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EMMET COHEN/In the Element: You just want to hate this guy. His stubble looks like peach fuzz that isn't ready to shave yet. 21 years old and playing since he was 3, often in prestigious situations with august characters around him, this kid's piano trio date kicks out the jams in such a manner that you are reminded why you were first so excited by jazz piano trios. Hard to believe someone so young has had such chops since he was someone so young. Killer stuff that any contemporary jazzbo will flip for---especially when this guy makes the hoariest classics sound new all over again. Do yourself a favor and don't miss out on this. It's the first recorded stop on what will be an illustrious career.

FALL 2011 45RPM RELEASES/various: Look, you're going to have to do your own homework to ferret out the various titles and artists here but this compilation of 15 new tracks from the label kicks ass. Leading off with music that's really from Timbuktu, this is ethnic music certainly, but way too high octane to have ever found it's way to a Nonesuch Explorer or Folkways record. The b sides are as hot as the a sides and you're a dope if you miss this armchair trip around the world and back. Killer stuff that shows the way to a multi-culti tomorrow in grand style.

HARPETH RISING/Dead Man's Hand: This bunch has their nerve not sending me their debut album. Four classically trained musicians started rocking when they met up in college and somehow found their way to old timey music, but damn if there's no dust on this. If Pentangle were hillbillies that rocked, you might get some idea of what's going on here. A stone cold killer for people who can't get enough of traditional music, but with a wily edge that takes it places you never imagined, the only thing this crew demands of you is that you put the headphones on and enjoy. This sets the bar high for adult music that is proud of residing outside the mainstream. Hot.

DAVID IAN/Vintage Christmas: Except for "Linus and Lucy", Vince Guaraldi seems to be not so much forgotten as more like not remembered. Ian, whether intentionally or not, has such a feel for the Guaraldi feel that this cat could be doing soundtracks for future "Peanuts" Christmas specials. This is a nice straight up set whose value isn't in breaking new ground but in making something familiar and friendly into something fresh and welcoming without being redundant. This is the kind of stuff you wanted to think Andy Williams was playing at his own Christmas parties back in the day. Simply wonderful stuff that never fails to work throughout.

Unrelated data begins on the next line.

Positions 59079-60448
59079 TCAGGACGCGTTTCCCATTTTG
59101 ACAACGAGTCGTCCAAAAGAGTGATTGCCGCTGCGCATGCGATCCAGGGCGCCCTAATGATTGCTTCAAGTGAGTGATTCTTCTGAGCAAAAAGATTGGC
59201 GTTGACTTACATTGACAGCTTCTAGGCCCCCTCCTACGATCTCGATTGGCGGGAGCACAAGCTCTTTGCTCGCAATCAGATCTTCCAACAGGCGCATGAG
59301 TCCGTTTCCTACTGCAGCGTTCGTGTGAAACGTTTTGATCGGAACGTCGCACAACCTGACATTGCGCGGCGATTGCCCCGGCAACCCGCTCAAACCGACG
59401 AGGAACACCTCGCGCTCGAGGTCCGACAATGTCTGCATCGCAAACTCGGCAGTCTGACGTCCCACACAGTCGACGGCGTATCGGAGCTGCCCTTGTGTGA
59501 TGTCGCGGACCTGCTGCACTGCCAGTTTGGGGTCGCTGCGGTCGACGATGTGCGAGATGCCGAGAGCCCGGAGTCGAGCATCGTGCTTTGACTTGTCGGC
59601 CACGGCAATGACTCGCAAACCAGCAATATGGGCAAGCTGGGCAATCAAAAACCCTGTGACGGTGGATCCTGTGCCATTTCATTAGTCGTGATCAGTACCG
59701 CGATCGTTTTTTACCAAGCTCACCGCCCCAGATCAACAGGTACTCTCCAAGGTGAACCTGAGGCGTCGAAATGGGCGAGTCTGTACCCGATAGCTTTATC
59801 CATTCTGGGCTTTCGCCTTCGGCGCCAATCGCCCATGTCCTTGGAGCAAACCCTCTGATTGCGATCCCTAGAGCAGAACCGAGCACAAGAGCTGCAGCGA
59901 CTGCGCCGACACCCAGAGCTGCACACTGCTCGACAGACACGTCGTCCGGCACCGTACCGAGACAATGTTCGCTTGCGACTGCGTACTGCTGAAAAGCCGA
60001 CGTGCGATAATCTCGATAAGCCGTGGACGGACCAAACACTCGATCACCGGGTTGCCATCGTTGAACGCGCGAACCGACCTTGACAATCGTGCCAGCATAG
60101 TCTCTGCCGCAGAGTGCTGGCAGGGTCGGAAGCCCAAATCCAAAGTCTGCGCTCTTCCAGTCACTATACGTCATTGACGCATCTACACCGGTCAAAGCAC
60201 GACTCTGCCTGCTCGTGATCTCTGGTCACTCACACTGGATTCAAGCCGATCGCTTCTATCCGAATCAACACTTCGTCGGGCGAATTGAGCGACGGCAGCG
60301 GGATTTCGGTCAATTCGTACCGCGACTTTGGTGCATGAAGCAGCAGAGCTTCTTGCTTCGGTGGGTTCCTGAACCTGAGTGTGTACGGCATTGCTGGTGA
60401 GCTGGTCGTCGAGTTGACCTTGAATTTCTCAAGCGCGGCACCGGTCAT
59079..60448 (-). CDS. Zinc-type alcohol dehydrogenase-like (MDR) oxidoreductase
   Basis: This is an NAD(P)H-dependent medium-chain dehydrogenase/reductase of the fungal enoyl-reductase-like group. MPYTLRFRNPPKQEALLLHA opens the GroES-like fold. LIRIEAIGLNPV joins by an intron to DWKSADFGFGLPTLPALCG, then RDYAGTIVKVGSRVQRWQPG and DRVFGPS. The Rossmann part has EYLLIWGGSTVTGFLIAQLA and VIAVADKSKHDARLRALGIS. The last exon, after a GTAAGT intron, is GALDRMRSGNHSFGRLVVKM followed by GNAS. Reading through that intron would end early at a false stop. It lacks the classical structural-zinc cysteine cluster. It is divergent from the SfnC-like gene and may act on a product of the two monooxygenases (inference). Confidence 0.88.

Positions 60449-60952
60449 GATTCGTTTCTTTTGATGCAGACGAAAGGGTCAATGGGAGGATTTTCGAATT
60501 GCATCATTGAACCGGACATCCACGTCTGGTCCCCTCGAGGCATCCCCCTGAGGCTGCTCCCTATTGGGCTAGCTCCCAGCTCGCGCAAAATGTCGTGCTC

ANDREA BALESTRA/Fine Arts Avenue: Hey kids, need a new shredderoonie to lend and ear to? Balestra loves to bend those notes, send the fusillades flying and let the hard core guitar good times roll. If you're wondering where the guitar heroes of tomorrow are going to come from, here's a gander at the future.

COSY SHERIDAN/The Horse King: Seems fitting that a premiere folkie should land on the premiere folk label. Picking up the socio-political folkie side of things, Sheridan assails blows against the empire like she's a latter day Wobblie. Without being strident, she manages to send out a bunch more messages than the typical singer/songwriter has for quite some time. Delightfully offbeat, this is the email you look forward to getting from a friend of yours that's always on the go. All folkies know she's the real deal and this latest chapter is on the money throughout.

JUDY COLLINS/Sweet Judy Blue Eyes: It seems like we've been down the autobio trail with Collins before, but you can say the same thing about Jane Fonda, and... This 11 hour, unabridged look back at a life well lived, complete with new versions of period music, is an up and down, warts and all look at the times that shaped the times. Long time folk fans will enjoy the beans being spilled here as all the truths come out.

PATRICK McDONNELL/Our Little Kat King: If it seems like these "Mutts" treasuries don't come out often enough, it's because they seem to cover about 2 years at a crack. As is the custom, this has the daily and Sunday strips, complete with the Sunday splash panel that the newspapers often omit for space reasons (the fools). Earl and Mooch's Zen like look at the world continues to power the proceedings long after such simplicity and innocence should have run their course. One of the most popular strips out there, with good reason, you might as well settle in with a roaring fire, your fave drink and this oversize book since crummy weather seems to be washing over a lot of us earlier and harder this year. This is a great dose of heart warming laughter that almost seems out of place in what's left of the today's world. Check it out.

Volume 34/Number 351
October 18, 2011
830 W. Route 22 #144
Lake Zurich, IL., 60047
CHRIS SPECTOR, Editor and Publisher
Copyright 2011 Midwest Record

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